3. Install the same number and type of TS CALs on the new license server that you had on the Windows 2000 license server. To do this, call the Microsoft Clearinghouse. When you call the Clearinghouse, make sure that you have your License Purchase Agreement information (documentation of your purchased TS CALs) readily available to facilitate the re-issuance of the CALs. For step-by-step instructions on how to locate the correct telephone number for the Clearinghouse, see Locate the Microsoft Clearinghouse telephone number for your country or region (http://go.microsoft.com/fwlink/?LinkId=62994).

  4. Make sure that your terminal server can discover the new license server. For step-by-step instructions, see “verify whether the terminal server can discover the license server" in The terminal server cannot locate the license server (http://go.microsoft.com/fwlink/?LinkId=62995). Clients that received CALs from the previous license server will continue to operate as normal until their CALs expire. When the previously issued CALs expire, new licenses will be requested for these clients from the new license server. For information about license issuance and expiration, see Recovering client access licenses on a Terminal Server license server (http://go.microsoft.com/fwlink/?LinkId=62996).

    ImportantImportant
    To be discoverable in a domain, a license server must be a domain controller. If you did not install Terminal Server Licensing on a domain controller, then, on the terminal servers, configure the new license server as a preferred license server, so that it can be discovered in the domain. For step-by-step instructions, see “Set a preferred license server” in The terminal server cannot locate the license server (http://go.microsoft.com/fwlink/?LinkId=62995). For detailed information about the license server discovery process, see “Licensing Service Discovery” in Windows Server 2003 Terminal Server Licensing (http://go.microsoft.com/fwlink/?LinkId=26220).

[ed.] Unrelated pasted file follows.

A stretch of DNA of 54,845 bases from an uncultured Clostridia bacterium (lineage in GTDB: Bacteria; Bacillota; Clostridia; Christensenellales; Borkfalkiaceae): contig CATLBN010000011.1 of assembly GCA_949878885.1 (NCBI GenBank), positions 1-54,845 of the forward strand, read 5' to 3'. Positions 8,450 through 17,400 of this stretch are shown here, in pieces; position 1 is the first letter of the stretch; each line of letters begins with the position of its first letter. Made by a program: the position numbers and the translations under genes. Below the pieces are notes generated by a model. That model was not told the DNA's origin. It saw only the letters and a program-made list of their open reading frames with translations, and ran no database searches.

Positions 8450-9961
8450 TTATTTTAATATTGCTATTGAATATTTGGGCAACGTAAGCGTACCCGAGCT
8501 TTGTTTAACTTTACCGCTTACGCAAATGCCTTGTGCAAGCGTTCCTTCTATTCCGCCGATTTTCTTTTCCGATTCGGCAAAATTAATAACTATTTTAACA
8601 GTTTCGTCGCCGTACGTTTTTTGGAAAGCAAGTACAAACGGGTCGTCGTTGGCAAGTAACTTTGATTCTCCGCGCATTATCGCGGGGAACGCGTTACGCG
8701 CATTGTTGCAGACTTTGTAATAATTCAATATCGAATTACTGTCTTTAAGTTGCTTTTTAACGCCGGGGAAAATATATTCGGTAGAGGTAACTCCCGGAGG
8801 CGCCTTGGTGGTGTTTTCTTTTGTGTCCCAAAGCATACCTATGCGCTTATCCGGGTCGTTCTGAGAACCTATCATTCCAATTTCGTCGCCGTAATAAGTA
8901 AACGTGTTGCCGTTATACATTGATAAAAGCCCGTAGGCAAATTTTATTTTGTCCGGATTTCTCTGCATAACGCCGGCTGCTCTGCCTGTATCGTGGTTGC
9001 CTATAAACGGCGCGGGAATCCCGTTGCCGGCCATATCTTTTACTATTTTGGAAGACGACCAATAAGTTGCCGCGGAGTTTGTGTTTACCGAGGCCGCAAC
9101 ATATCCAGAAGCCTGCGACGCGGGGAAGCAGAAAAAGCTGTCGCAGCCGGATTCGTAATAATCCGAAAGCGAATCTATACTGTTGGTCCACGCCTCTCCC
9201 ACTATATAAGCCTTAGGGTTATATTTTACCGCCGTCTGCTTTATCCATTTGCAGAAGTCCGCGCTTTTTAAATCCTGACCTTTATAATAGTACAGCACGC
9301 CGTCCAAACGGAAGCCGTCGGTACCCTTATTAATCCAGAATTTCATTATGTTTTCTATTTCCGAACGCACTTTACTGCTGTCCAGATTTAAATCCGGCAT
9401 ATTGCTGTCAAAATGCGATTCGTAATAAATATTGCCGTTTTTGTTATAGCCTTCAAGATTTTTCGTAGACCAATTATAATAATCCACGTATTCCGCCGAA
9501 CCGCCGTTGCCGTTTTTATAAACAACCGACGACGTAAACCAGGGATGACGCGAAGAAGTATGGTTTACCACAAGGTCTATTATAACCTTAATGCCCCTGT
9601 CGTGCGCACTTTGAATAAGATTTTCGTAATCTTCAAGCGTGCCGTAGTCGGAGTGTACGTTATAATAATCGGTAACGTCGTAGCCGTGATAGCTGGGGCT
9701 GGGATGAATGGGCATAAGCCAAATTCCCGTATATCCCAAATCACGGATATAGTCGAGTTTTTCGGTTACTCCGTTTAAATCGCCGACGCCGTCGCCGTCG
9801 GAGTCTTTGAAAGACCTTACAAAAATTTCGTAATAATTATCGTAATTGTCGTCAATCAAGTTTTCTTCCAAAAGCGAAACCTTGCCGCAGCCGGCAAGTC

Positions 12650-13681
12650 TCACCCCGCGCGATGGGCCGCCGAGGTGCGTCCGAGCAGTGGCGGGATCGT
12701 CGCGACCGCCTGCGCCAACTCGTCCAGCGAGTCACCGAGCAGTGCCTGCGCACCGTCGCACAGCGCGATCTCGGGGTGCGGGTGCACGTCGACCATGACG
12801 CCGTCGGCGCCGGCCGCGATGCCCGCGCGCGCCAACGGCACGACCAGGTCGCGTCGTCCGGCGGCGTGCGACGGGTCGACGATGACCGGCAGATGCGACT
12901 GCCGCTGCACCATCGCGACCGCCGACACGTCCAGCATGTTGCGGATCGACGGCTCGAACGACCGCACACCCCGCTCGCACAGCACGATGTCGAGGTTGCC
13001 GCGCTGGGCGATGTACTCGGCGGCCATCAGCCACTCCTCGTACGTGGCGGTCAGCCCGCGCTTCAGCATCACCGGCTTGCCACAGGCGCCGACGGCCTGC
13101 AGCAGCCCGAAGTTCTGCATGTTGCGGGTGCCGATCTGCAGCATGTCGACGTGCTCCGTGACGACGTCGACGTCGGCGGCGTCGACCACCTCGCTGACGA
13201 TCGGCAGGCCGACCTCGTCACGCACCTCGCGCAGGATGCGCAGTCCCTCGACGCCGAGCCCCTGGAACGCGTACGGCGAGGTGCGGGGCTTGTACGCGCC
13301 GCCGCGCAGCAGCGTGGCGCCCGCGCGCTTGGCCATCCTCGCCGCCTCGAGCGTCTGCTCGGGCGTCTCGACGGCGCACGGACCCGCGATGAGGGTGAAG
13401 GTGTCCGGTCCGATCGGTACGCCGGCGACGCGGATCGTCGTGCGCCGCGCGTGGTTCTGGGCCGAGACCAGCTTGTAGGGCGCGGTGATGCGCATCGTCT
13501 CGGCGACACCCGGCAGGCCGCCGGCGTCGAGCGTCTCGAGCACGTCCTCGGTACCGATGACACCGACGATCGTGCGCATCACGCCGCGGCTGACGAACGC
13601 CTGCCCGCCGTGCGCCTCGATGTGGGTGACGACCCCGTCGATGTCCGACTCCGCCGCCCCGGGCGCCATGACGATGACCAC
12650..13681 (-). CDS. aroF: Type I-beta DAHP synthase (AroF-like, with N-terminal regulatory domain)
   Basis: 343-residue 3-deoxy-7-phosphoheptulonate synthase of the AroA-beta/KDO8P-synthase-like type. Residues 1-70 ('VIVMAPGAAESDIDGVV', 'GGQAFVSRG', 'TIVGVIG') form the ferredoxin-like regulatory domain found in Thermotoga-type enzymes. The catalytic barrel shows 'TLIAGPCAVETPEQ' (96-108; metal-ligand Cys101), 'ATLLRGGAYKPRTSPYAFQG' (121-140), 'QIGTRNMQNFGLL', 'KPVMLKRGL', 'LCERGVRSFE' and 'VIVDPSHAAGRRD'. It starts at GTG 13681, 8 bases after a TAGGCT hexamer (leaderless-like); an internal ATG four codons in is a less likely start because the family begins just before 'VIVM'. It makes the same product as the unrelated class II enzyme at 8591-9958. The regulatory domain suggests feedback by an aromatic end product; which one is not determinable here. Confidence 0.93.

5. Deactivate the previous license server. For step-by-step instructions, see Deactivate a Terminal Server license server (http://go.microsoft.com/fwlink/?LinkId=62998).

Redeploying Terminal Server Licensing to a new server.

Deploy Terminal Server Licensing on a server that runs Windows Server 2003, migrate the client access licenses (TS CALs) to the new license server, and then deactivate the previous license server by doing the following:

  1. Determine the server on which you want to install Terminal Server Licensing and whether you want it to serve as an Enterprise license server or as a Domain license server. For more information, see Terminal Server license server roles (http://go.microsoft.com/fwlink/?LinkId=62981).

  2. Install and then activate Terminal Server Licensing on the new Windows Server 2003 license server. For step-by-step instructions, see Install Terminal Server Licensing (http://go.microsoft.com/fwlink/?LinkId=62988) and Activate a Terminal Server License Server (http://go.microsoft.com/fwlink/?LinkId=62991).

  3. Install the same number and type of TS CALs on the new license server that you had on the Windows 2000 license server. To do this, call the Microsoft Clearinghouse. When you call the Clearinghouse, make sure that you have your License Purchase Agreement information (documentation of your purchased TS CALs) readily available to facilitate the re-issuance of the CALs. For step-by-step instructions on how to locate the correct telephone number for the Clearinghouse, see Locate the Microsoft Clearinghouse telephone number for your country or region (http://go.microsoft.com/fwlink/?LinkId=62994).

  4. Make sure that your terminal server can discover the new license server. For step-by-step instructions, see “verify whether the terminal server can discover the license server" in The terminal server cannot locate the license server (http://go.microsoft.com/fwlink/?LinkId=62995). Clients that received CALs from the previous license server will continue to operate as normal until their CALs expire. When the previously issued CALs expire, new licenses will be requested for these clients from the new license server. For information about license issuance and expiration, see Recovering client access licenses on a Terminal Server license server (http://go.microsoft.com/fwlink/?LinkId=62996).